Man guilty in grizzly killings
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MISSOULA – A federal district judge has found a Bigfork man guilty of illegally killing three grizzly bears in May 2014.
On March 30, United States Magistrate Jeremiah Lynch found Dan Calvin Wallen, 54, guilty of three counts of unlawfully taking a threatened species.
“The only issue to be resolved based on the evidence presented at trial is whether Wallen acted in self-defense or in defense of his family when he shot the grizzly bears,” Lynch wrote.
Fish, Wildlife and Parks officials testified at a March 10 trial that the organization had received around a dozen calls about bears killing chickens, accessing garbage and having other conflicts with humans in Ferndale, Lake County, around the time Wallen shot the bears.
The story matched up with Wallen’s account that the bears had been killing his chickens. But the details of what happened next varied.
Wallen admitted to investigating authorities that he had shot at two bears, after one suffering from a gunshot wound was killed by a neighbor in May 2014. Wallen told authorities the animals had been killing his chickens and that the bears had been nearby while his family members played baseball outside.
Wallen’s wife called Fish, Wildlife and Parks a day after the incident to report bear troubles, and authorities found another dead grizzly on the Wallen’s property as they were setting a trap. A third dead grizzly was found in the yard of a neighbor in June, after the homeowner returned from vacation.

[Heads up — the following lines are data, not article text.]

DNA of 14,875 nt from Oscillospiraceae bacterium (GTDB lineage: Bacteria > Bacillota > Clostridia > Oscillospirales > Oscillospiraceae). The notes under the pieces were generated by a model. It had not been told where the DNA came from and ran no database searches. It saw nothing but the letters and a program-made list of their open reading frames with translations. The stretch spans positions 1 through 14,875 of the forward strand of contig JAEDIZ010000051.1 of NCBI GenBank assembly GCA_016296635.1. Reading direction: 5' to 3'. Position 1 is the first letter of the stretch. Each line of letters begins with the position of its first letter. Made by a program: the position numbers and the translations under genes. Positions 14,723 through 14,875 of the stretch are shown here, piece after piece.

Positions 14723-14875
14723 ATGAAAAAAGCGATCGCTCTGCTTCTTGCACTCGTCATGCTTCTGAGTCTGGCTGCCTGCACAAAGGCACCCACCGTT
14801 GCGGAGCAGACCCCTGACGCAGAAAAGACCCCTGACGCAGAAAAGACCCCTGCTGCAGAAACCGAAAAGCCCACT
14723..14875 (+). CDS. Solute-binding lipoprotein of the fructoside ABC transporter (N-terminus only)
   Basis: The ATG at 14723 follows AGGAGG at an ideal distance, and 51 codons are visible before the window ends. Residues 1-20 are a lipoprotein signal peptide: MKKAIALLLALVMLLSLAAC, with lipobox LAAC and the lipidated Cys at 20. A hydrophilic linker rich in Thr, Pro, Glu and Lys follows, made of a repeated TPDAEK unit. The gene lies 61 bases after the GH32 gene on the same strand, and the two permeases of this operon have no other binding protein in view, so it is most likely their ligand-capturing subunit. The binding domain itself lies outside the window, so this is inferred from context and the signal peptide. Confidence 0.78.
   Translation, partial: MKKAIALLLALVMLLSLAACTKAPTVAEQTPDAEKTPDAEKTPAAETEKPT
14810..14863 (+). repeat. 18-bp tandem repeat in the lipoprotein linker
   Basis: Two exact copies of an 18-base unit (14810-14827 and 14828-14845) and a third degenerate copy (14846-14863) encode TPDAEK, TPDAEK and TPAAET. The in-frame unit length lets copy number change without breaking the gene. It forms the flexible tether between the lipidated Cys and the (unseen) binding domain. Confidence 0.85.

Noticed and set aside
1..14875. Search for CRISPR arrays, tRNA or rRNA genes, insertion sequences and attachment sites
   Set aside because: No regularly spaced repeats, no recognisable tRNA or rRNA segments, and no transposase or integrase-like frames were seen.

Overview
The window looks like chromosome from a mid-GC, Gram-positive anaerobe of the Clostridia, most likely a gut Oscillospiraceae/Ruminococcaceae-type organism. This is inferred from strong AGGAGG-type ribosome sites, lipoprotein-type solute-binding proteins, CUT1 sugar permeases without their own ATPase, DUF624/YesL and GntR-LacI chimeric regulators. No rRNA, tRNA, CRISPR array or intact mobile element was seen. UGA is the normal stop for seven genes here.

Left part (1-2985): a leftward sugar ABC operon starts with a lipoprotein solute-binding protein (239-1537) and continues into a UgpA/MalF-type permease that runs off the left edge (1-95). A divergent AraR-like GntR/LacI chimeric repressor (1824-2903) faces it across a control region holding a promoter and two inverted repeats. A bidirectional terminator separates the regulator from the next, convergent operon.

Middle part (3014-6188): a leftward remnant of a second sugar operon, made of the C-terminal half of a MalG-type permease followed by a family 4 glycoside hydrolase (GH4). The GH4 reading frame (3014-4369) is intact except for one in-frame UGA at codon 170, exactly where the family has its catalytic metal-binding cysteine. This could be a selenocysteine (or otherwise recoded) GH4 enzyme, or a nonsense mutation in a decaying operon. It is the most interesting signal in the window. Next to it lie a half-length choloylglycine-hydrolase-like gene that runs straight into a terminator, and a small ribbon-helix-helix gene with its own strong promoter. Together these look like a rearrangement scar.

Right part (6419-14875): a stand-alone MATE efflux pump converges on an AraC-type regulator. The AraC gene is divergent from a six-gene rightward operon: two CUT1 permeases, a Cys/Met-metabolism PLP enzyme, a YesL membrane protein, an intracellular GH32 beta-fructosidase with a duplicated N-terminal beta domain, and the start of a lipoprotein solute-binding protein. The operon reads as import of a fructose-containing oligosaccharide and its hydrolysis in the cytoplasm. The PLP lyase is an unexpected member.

Necropsies revealed .22 caliber bullets in the bodies of the animals that were consistent with the rifle Wallen said he used to shoot at the bears.
While on trial, Wallen claimed he shot at the bears in self-defense and that he was within 15 feet of the animals at the time of the shootings.
Lynch did not believe Wallen adequately established a case for self-defense.
“Wallen gave materially conflicting versions of events and was not entirely forthcoming when he spoke (to the investigator) on the night in question,” Lynch wrote. “The Court concludes based on the record as a whole, and the substantial inconsistencies in Wallen’s stories and lack of credibility, that the government met its burden of proving beyond a reasonable doubt that Wallen did not have an objectively reasonable good faith belief that he was acting to protect himself or his family from bodily injury when he shot at the three grizzly bears.
Sentencing has been set for May 12 in Missoula. Each count in the case carries a possible six-month jail sentence and $25,00 fine.